Transgenders shy away from Bangalore varsity
|By: Bindiya Carmeline Thomas|| ||Date:
2010-09-02|| ||Place: Bangalore|
|University's transgender quota remains untouched, leaving 52 seats vacant|
Bangalore University's bid to include transgenders into their post graduation course has drawn a blank. Not a single transgender student has registered, leaving all 52-quota seats vacant when admissions closed on Monday.
N Prahbhudev, Vice Chancellor, Bangalore University, said, "Since our announcement, there has not been a single registration. One reason could be that they are not educated enough for a PG course. Or they simply may not be aware of it, even though we've tried to publicise it." He added, "We've made it clear to them that there would be protection and anti-ragging laws are in place."
You're welcome! The university has made it clear to transgenders that they will provide them with protection and that anti-ragging laws are in place. Pic for representation
The subjects included microbiology, English literature and management studies among others.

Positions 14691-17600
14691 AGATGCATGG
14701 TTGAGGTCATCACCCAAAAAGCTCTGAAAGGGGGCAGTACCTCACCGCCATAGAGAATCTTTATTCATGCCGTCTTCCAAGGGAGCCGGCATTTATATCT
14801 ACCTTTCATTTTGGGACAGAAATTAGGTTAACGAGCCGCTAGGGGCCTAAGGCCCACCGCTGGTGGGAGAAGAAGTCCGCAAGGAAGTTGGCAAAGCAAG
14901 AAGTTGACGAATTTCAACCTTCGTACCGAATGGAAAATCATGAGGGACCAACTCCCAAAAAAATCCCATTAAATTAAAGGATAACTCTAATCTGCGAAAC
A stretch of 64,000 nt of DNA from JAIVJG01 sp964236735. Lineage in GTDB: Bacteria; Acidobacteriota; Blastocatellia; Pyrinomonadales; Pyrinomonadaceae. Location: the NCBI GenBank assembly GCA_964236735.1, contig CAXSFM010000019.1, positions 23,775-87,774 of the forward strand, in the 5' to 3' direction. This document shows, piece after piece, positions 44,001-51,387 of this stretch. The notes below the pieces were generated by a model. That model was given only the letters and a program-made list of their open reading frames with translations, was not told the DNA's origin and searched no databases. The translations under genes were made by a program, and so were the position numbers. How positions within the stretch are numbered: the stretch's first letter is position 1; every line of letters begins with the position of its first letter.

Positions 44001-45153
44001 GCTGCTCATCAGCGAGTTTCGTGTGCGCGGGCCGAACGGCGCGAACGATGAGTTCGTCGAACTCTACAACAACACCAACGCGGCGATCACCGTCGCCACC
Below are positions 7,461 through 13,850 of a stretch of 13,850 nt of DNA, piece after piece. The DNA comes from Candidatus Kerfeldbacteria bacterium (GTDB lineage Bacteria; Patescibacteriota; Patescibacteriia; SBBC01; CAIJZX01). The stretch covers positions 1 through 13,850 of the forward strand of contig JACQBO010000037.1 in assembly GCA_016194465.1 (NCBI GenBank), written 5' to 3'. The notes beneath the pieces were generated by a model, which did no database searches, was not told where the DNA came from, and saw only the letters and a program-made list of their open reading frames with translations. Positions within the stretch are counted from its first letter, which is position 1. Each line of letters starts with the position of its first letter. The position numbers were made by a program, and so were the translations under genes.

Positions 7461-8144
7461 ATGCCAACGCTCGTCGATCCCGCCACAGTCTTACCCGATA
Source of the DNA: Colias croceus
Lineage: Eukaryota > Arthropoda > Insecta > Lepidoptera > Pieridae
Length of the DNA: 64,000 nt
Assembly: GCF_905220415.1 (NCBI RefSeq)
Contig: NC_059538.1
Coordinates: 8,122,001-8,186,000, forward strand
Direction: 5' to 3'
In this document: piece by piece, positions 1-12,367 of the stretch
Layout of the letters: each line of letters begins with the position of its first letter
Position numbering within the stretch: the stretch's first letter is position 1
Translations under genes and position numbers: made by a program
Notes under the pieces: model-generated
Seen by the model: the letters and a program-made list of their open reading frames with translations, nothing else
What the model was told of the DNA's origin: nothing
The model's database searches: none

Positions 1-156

Prahbhudev added, "We'll offer this quota next year as well, but there won't an increase in the seats next year until these are filled."
Amrita Chanda, a member of WHAQ (We're Here and Queer), said, "Transgenders face a conflict within themselves. This struggle starts during high school -- that's when they drop out, so, offering a PG course isn't the best way to help." She added, "Our organisation is pushing for this same quota to be offered in the high school and pre-university levels."
Vinay Chandran, a counsellor with Sahaya -- an NGO for transgenders -- said, "You can't just open the doors and expect people to come just like that. It's going to take time and I hope the university doesn't give up on this." He added, "Teachers and students will have to be desensitised, since they're going to have a lot of problems with transgenders in their class rooms. There's still a lot of phobia surrounding them."
Siddarth S, a member of Good As You, said, "I think that the reservation is a good idea but it's important to question why there still is such a gap in the system." He added, "There could be many reasons why the seats are still vacant, one could be social non performance another could be social taboo. I think the quota should still be maintained even if there is a lack of awareness."
Chandni, a 36-year-old transgender who works for an NGO called Samara said, "We're not educated enough to attend such a high course. I only finished my pre-university course at Chamarajanagara district. While I welcome BU's quota, I'm sure many within the community are afraid of harassment."
She added, "I was harassed in college. Most students would keep away from me. Even the hostel warden tried to sexually abuse me once."